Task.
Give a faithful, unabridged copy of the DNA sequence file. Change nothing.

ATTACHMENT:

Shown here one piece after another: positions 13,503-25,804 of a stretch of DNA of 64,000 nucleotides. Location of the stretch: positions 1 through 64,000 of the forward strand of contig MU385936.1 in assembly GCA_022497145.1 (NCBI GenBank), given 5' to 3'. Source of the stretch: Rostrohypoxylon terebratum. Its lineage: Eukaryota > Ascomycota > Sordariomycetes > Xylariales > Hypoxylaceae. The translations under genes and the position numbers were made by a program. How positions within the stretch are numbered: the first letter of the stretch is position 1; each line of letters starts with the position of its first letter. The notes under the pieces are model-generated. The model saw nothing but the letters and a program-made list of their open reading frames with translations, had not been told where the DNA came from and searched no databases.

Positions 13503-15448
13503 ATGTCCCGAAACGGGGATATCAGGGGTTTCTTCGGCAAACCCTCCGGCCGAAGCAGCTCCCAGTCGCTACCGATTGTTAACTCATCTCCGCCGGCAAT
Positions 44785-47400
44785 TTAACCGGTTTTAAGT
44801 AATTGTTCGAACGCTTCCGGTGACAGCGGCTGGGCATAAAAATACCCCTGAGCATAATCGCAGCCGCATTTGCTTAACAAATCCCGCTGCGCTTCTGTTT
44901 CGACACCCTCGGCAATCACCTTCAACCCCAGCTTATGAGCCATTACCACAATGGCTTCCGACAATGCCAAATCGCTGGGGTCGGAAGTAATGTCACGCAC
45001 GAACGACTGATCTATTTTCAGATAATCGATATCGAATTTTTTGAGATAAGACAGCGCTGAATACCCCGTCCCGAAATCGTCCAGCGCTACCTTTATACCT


Shown here one piece after another: positions 13,503-25,804 of a stretch of DNA of 64,000 nucleotides. Location of the stretch: positions 1 through 64,000 of the forward strand of contig MU385936.1 in assembly GCA_022497145.1 (NCBI GenBank), given 5' to 3'. Source of the stretch: Rostrohypoxylon terebratum. Its lineage: Eukaryota > Ascomycota > Sordariomycetes > Xylariales > Hypoxylaceae. The translations under genes and the position numbers were made by a program. How positions within the stretch are numbered: the first letter of the stretch is position 1; each line of letters starts with the position of its first letter. The notes under the pieces are model-generated. The model saw nothing but the letters and a program-made list of their open reading frames with translations, had not been told where the DNA came from and searched no databases.

Positions 13503-15448
13503 ATGTCCCGAAACGGGGATATCAGGGGTTTCTTCGGCAAACCCTCCGGCCGAAGCAGCTCCCAGTCGCTACCGATTGTTAACTCATCTCCGCCGGCAAT
Positions 44785-47400
44785 TTAACCGGTTTTAAGT
44801 AATTGTTCGAACGCTTCCGGTGACAGCGGCTGGGCATAAAAATACCCCTGAGCATAATCGCAGCCGCATTTGCTTAACAAATCCCGCTGCGCTTCTGTTT
44901 CGACACCCTCGGCAATCACCTTCAACCCCAGCTTATGAGCCATTACCACAATGGCTTCCGACAATGCCAAATCGCTGGGGTCGGAAGTAATGTCACGCAC
45001 GAACGACTGATCTATTTTCAGATAATCGATATCGAATTTTTTGAGATAAGACAGCGCTGAATACCCCGTCCCGAAATCGTCCAGCGCTACCTTTATACCT